On the second evening of the symposium, the participants will have the opportunity to enjoy sauna (optional) and dinner in one of the 180,000 islands of Finland.
Ravintola Uunisaari is an attractive restaurant and café with a sun terrace and two saunas on Uunisaari island just in front of Kaivopuisto Park. The main building was renovated in 1999 under the supervision of the National Board of Antiquities. Red brick walls create a warm and festive atmosphere.
The symposium will take place at Porthania, in the city center campus of the University of Helsinki.
Completed in 1957, the Porthania building was named after Henrik Gabriel Porthan, a professor at the Royal Academy of Turku. The building is one of the major works of architect Aarne Ervi. Many of the technical solutions were brand-new: for example, concrete elements had never before been as extensively used in Finland. The preservation of the original architecture was the goal of a renovation completed in 2006. Those in the building can move within the Hirvi city block all the way to the Helsinki University Library without going outside.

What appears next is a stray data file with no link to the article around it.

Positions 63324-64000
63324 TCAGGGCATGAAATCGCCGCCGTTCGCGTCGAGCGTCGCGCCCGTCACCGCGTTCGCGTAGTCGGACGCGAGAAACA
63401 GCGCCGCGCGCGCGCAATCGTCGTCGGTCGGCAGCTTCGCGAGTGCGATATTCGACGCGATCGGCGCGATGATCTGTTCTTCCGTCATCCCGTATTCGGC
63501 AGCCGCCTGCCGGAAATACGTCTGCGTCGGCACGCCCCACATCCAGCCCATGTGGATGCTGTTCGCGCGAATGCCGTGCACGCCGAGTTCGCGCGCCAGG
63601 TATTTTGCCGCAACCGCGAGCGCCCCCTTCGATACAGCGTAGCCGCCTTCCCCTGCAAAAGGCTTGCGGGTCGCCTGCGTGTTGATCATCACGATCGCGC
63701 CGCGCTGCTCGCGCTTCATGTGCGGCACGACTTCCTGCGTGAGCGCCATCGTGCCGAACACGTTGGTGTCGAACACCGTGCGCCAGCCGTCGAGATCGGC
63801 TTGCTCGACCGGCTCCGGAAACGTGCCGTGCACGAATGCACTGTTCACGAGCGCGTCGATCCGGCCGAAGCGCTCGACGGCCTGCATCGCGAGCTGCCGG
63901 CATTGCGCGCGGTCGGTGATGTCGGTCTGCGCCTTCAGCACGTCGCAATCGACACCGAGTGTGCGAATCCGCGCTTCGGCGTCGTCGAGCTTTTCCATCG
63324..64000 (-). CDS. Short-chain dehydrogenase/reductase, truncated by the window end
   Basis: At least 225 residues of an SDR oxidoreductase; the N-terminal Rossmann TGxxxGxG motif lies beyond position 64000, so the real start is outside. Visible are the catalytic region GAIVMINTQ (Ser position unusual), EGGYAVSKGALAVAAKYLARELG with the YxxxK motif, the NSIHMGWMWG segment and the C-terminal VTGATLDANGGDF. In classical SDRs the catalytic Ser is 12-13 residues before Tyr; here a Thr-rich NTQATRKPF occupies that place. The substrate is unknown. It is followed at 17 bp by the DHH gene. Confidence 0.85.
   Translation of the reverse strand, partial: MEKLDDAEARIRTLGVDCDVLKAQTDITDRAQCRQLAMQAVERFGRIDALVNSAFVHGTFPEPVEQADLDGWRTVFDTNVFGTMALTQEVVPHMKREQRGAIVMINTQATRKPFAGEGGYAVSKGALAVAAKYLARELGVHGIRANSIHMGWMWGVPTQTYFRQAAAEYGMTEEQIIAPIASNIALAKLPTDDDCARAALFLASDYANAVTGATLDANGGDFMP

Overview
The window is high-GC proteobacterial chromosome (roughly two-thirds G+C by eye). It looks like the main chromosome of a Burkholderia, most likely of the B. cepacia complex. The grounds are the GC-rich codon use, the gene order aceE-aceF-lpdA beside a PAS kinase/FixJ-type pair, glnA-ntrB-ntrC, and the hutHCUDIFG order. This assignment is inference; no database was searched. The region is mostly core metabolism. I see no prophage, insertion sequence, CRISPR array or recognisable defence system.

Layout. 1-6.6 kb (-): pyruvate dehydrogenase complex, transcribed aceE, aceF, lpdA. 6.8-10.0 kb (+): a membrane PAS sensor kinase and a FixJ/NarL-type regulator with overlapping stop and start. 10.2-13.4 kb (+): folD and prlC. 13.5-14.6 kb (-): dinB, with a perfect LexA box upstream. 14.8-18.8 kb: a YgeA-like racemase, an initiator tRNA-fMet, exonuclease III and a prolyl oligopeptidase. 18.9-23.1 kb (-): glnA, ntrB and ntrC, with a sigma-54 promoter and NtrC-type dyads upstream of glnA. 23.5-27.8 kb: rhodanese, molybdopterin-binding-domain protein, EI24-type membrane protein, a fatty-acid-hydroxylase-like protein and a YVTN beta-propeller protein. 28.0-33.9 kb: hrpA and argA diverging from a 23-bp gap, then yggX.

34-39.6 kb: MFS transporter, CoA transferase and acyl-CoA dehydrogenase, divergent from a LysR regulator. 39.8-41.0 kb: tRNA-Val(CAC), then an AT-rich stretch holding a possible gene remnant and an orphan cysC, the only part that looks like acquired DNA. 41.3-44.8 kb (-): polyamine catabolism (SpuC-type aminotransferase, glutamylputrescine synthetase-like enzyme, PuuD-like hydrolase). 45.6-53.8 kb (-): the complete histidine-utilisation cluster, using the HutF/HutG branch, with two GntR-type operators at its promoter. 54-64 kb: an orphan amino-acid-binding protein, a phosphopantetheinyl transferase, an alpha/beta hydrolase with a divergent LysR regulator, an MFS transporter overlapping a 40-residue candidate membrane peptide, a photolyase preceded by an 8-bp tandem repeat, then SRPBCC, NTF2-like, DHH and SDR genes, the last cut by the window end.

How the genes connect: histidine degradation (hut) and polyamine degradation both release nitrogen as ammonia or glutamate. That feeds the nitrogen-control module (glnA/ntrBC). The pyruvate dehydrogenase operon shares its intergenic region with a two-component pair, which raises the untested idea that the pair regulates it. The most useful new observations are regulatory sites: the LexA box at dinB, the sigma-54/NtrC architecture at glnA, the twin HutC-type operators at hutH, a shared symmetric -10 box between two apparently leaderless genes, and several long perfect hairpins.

On the first evening of the symposium, a reception for the symposium participants will be organized at the Vanha Raatihuone (Old Town Hall) also called Bockin Talo (Bock House).
The Vanha Raatihuone is one of the neoclassical buildings adjacent to Senate Square. It was built in 1763 by merchant Gustav Johan Bock. From 1816 to 1819, the house underwent major expansions and modifications; adding a wing to it and transforming it into the Empire style.